Book Review: Day school education

By: Rabbi Rachel Esserman

It’s a rare book that makes me furious. No, I’m not mad at Chaya Rosenfeld Gorsetman and Elana Maryles Sztokman, the authors of the excellent study “Educating in the Divine Image: Gender Issues in Orthodox Day Schools” (Brandeis University Press). What’s frustrating and infuriating is the material they present, which shows just how far behind the Orthodox Jewish world is in offering equal education to women. Before those who run Reform and Conservative days schools pat themselves on the back, though, Gorsetman and Sztokman also acknowledge almost all Jewish day schools fail to offer their students gender equality education.

Gorsetman and Sztokman discuss not only how gender messages are transmitted by the education material offered in a classroom, but by the behavior of teachers, principals and others. The authors stress they are not trying to change halachah (Jewish law), or make legal decisions – or impose feminism on the Jewish world – but rather make certain all children are taught they were created in tzelem Elohim (the Divine image). Their book seeks to “paint a portrait of how gender is transmitted in day schools in order to raise awareness and impact attitudes and consciousness about gender. The goal is for the book to be a tool in the process of helping day school educators – as well as parents, educators, thinkers, researchers, lay leaders, activists and engaged members of the public – explore the gender messages being instilled, and to examine the impact of gender socializing on the emotional well-being of young members of society, as well as on [the] entire society as a whole.”

Their emphasis on the social aspect of education means that Gorsetman and Sztokman are interested in how gender socializing affects male and female students. In addition to having schools offer more support to girls who wish to explore science, technology, engineering and math, they want boys to be allowed to choose subjects – for example, art and literature – that these schools normally consider women’s subjects. When speaking of Jewish studies, the authors urge schools to offer female students more advanced studies in Talmud and other Jewish texts, while also recognizing that not every male student will want to focus on these topics. According to Gorsetman and Sztokman, the optimal idea would be to have each student study material that speaks to them, regardless of gender.

However, the majority of their discussion focuses on women’s issues. For example, they note that classroom material used in these schools features few photos of women, particularly in Jewish studies. Those who are shown are portrayed as passive or restricted to activities related to the home or kitchen. Noting that women in the Modern Orthodox world receive advanced degrees in a variety of secular subjects and work outside the home, Gorsetman and Sztokman feel this material does a disservice to young women. It also creates a disconnect between what their school teaches them and what they see in their daily lives. The authors believe that many educators are unaware the material they present shows a one-sided view of life. Their hope is to raise educators’ awareness of the problem and encourage parents to make certain day schools offer their daughters a wider variety of images and opportunities.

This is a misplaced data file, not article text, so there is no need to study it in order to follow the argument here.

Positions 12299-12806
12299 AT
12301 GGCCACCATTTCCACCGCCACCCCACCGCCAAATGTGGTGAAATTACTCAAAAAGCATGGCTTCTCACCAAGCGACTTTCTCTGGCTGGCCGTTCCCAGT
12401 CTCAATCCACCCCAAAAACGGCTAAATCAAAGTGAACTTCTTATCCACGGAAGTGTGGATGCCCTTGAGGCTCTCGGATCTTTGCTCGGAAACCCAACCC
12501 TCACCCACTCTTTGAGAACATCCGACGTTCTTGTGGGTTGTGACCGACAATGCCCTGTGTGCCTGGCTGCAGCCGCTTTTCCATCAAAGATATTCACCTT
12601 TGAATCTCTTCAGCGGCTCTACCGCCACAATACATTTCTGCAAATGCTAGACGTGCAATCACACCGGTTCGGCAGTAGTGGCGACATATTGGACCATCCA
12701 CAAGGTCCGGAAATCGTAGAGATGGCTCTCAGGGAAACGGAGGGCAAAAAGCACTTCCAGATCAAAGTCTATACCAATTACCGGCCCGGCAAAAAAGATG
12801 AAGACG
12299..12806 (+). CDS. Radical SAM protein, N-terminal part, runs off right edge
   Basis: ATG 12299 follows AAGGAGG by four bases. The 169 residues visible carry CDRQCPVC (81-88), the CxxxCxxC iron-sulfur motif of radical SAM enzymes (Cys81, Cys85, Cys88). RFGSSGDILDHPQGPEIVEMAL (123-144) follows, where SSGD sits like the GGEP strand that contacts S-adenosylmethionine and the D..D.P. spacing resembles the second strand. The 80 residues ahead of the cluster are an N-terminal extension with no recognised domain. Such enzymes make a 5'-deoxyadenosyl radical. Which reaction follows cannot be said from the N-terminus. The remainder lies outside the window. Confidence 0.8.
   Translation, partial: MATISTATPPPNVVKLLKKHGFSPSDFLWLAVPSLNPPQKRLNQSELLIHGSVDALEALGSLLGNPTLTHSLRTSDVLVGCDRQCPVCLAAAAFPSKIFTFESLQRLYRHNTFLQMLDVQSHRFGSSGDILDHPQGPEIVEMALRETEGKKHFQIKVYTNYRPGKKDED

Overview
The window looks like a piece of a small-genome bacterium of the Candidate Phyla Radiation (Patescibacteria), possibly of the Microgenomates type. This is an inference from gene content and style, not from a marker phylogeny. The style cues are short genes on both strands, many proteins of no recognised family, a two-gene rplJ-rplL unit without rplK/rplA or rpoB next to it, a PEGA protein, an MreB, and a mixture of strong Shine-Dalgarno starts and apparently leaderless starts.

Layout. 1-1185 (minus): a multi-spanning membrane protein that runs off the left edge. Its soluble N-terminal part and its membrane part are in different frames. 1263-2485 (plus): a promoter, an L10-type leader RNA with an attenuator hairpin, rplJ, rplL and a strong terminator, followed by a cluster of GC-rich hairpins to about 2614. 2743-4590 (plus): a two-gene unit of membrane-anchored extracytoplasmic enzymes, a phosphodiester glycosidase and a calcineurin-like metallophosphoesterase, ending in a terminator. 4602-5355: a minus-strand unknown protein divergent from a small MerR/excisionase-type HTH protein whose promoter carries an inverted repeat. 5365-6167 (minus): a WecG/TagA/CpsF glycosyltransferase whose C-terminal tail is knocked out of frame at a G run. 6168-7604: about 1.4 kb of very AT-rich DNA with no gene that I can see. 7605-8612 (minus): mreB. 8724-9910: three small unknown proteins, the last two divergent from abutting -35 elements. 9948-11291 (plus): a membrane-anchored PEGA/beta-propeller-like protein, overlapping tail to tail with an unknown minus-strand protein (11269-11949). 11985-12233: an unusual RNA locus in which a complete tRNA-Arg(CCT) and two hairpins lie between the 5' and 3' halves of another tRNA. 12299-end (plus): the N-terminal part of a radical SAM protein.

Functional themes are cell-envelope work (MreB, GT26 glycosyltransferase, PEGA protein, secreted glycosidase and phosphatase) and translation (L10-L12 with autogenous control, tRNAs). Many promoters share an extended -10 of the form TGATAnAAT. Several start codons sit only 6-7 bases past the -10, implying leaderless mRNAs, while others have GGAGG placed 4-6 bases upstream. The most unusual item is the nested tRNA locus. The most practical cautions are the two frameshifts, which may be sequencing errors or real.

Perhaps the most contentious issue is that of women’s dress. Gorsetman and Sztokman note that school and educators seem to have an obsession with tzniut (modesty) and dress codes for female students that causes many of these young women to have an unhealthy relationship with their bodies. While recognizing that secular society treats women as sex objects, they believe something similar is occurring in the Orthodox world: This emphasis on women’s bodies creates the impression that the most important aspect of women’s lives is their sexuality, which is looked at as something dangerous that must be controlled. The authors believe that is far from other definitions of tzniut, which also focus on internal qualities, such as being considerate of others and performing deeds of loving-kindness. Gorsetman and Sztokman show how “schools are watching and measuring girls’ knees, arms, necks and chests, and spending inordinate amounts of time and effort moderating these body parts.” Some schools restrict the types of earrings that can be worn and forbid long nails and/or the use of nail polish. Yet, this creates a problem when – after years of having their bodies being treated as impure – these girls are old enough to marry: they are suddenly expected to switch to a different mode and become receptive of their own bodily needs and those of their husbands.

Being part of the Orthodox community limits the type of changes Gorsetman and Sztokman can offer. For this reader, they emphasize far too many times that they are not making halachic decisions, only offering what legal experts and rabbis have said. The need to stress b’tzelem Elohim (that women are also created in the image of God) – and for example, that women should be taught how to pray – will strike more liberal readers as something that should not have to be said in the 21st century. This shows, though, just how much the community needs to hear their voices. Unfortunately for Gorsetman and Sztokman, “Educating in the Divine Image” is published by a university press, rather than a Jewish one. That may greatly limit the readership for this worthy and much needed work.